[ ] No crisis management plan. You’ll get one only after you need it. Like security bars on the windows, they are usually installed when the damage has been done. A crisis management plan is essential risk management discipline. Who speaks to the media when something catastrophic like a product tampering or major customer incident happens? Who is on the response team? What does an employee do if they uncover a potential public relations disaster? It’s in the plan. But where’s the plan?

[ ] Locking your customers out by poor packaging design. How often as a consumer have you had trouble opening a “fast moving packaged good”? Some products are impenetrable without the aid of a sharp object. The type size is so small on the instructions only an ant could read it, and the ant market is limited. Packaging that ignores the average person (forget the baby boomers who have declining dexterity and eye sight) is a bad joke… How often does a failed product owe its demise to inhumane packaging? Some companies in overseas markets will film a family opening their packaging and trying to assemble and use the product, searching for barriers to satisfaction. Wise. How do you lock your customers out?

[ ] Failing to court your best customers; chasing new ones instead. You’d think this was a given in these days of CRM but marketing is still a male-dominated profession and the lust for the chase of fresh prey still throbs in the loins of the warriors. It is so much more satisfying to bag a new segment (at huge cost) than to consolidate and grow an existing profitable segment. Of course, the hunter usually doesn’t know the profit contribution from existing customers. He is looking for a new one night stand and it’s hard to turn a man away from the new to romance the familiar. Women should lead marketing organizations, if only in the interests of their financial health.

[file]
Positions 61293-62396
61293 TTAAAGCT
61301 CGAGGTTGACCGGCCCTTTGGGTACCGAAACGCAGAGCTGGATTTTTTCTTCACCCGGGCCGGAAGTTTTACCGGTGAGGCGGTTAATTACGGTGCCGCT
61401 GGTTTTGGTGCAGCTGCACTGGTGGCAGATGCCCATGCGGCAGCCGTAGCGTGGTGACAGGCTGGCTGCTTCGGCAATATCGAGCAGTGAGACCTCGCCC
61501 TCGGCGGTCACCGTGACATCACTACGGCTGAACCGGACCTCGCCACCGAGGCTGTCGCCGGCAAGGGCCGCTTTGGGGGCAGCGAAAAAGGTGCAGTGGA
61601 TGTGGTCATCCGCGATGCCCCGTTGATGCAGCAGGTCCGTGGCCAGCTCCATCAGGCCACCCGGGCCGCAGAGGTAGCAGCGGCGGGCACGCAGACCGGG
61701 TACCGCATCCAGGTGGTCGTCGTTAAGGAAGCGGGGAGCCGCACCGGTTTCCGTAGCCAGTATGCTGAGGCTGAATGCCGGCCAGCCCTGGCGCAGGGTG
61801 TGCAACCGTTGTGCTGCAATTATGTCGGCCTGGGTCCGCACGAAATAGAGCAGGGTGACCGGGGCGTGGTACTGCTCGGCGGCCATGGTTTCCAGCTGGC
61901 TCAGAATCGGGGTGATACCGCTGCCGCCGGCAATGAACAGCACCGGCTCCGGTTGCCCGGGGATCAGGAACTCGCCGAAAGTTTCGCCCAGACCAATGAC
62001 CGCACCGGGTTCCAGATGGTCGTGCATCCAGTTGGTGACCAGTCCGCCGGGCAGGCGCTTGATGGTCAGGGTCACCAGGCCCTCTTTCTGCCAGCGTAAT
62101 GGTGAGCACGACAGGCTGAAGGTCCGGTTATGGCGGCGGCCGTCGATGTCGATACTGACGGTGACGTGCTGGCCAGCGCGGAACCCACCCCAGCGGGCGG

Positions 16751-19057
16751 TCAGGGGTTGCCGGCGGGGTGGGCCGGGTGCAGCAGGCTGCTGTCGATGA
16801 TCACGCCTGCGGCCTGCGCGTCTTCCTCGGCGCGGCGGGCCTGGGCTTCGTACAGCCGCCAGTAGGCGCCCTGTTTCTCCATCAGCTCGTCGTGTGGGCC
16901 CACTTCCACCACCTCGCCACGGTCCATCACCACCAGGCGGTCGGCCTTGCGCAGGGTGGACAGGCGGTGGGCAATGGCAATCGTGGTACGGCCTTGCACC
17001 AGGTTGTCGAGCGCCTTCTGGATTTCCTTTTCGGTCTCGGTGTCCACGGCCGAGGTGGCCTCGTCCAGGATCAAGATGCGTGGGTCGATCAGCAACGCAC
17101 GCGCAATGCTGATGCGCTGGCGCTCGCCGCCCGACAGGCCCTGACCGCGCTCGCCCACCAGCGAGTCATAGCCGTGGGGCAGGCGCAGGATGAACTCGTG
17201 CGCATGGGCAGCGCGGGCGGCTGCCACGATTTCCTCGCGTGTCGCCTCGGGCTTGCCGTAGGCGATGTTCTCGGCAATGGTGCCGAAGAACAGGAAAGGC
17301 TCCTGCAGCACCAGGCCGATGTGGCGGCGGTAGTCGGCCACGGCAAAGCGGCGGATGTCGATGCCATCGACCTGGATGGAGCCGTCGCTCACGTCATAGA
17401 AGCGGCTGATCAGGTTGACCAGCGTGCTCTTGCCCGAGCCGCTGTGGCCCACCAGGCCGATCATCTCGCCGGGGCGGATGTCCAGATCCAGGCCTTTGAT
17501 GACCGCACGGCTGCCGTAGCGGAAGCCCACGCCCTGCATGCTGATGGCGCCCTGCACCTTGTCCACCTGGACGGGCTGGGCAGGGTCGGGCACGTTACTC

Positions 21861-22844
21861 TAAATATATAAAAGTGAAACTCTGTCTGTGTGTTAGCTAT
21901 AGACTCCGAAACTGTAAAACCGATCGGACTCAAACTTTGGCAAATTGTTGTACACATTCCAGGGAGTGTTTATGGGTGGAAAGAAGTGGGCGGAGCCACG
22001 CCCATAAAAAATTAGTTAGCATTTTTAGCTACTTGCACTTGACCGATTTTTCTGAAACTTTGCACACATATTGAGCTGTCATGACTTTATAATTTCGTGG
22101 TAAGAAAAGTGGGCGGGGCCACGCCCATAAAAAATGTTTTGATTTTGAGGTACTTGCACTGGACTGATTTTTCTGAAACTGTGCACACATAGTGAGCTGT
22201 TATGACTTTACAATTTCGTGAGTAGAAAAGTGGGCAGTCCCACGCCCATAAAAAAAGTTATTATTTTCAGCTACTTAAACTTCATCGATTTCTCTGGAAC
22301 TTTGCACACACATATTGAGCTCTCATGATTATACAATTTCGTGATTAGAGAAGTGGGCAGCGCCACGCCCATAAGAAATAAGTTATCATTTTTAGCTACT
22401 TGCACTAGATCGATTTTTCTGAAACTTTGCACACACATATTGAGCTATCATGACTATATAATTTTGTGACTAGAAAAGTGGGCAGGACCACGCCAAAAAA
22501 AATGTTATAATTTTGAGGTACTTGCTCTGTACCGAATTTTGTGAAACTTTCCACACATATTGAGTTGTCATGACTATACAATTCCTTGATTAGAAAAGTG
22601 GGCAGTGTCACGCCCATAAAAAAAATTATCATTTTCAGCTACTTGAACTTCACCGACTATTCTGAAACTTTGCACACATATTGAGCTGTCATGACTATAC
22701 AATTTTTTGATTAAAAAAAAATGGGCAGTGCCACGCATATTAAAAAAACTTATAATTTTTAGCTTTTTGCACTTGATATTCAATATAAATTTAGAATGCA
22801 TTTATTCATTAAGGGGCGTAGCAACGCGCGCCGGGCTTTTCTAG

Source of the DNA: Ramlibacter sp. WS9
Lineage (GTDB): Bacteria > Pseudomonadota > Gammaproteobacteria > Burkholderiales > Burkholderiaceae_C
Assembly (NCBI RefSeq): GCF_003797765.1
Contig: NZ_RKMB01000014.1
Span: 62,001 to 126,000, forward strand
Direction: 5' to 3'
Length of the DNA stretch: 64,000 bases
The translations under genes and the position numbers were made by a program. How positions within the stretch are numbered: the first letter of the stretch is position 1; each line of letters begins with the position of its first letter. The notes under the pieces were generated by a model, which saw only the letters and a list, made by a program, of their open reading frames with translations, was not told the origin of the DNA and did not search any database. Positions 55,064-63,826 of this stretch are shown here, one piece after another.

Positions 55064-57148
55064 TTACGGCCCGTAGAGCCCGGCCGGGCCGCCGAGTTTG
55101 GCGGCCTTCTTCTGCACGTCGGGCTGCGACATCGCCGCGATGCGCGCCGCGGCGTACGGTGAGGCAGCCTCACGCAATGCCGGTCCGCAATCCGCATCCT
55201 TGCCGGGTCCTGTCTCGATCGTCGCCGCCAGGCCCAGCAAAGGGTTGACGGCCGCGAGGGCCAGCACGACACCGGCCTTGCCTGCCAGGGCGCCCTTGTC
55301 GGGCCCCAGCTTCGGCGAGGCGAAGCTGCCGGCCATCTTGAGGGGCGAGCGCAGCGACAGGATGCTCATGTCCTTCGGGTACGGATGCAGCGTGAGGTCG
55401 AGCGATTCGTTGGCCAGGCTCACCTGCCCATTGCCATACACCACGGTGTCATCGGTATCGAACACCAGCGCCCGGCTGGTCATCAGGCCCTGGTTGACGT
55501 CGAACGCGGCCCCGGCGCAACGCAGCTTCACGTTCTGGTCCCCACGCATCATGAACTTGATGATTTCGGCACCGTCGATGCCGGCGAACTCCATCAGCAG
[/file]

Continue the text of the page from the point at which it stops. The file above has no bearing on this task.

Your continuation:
Friday, March 03, 2006
  I am gross and perverted

When Stan Zemanic appeared on my tv screen extolling the virtues of a weight loss drink on A Current Affair, the words of Frank Zappa's song "I'm The Slime" came to mind.

Zemanic admitted on camera he was being paid by the company making the diet drink to spruik for it on tv. What was A Current Affair doing running an ad disguised as a news report?

It's one of the unmentioned legacies of the late Mr Packer who had no concept of the public interest when it came to turning his publications and stations over to those who would pay the highest dollars.

You can't expect a radio shock jock to have any ethics when it comes to perverting the content of the media they use to enrich themselves - do you remember "cash for comment"? Laws, Jones, et. al. And you can't expect a PBL news outlet to have any either.

So why am I so angry about it? Because of the sick-making, forelock tugging to Packer as they 'buried' him a few weeks ago. His ghost haunts us. It was on A Current Advertisement last night. In the form of Stan Zemanic and his weight loss drink.

Does it matter? Yes, it matters. Every time the slime gets away with hoodwinking the public by perverting the independence of the spaces between the ads, they chip away at two important institutions: the credibility of the news media and the right of people to know what they are consuming as news is in fact news.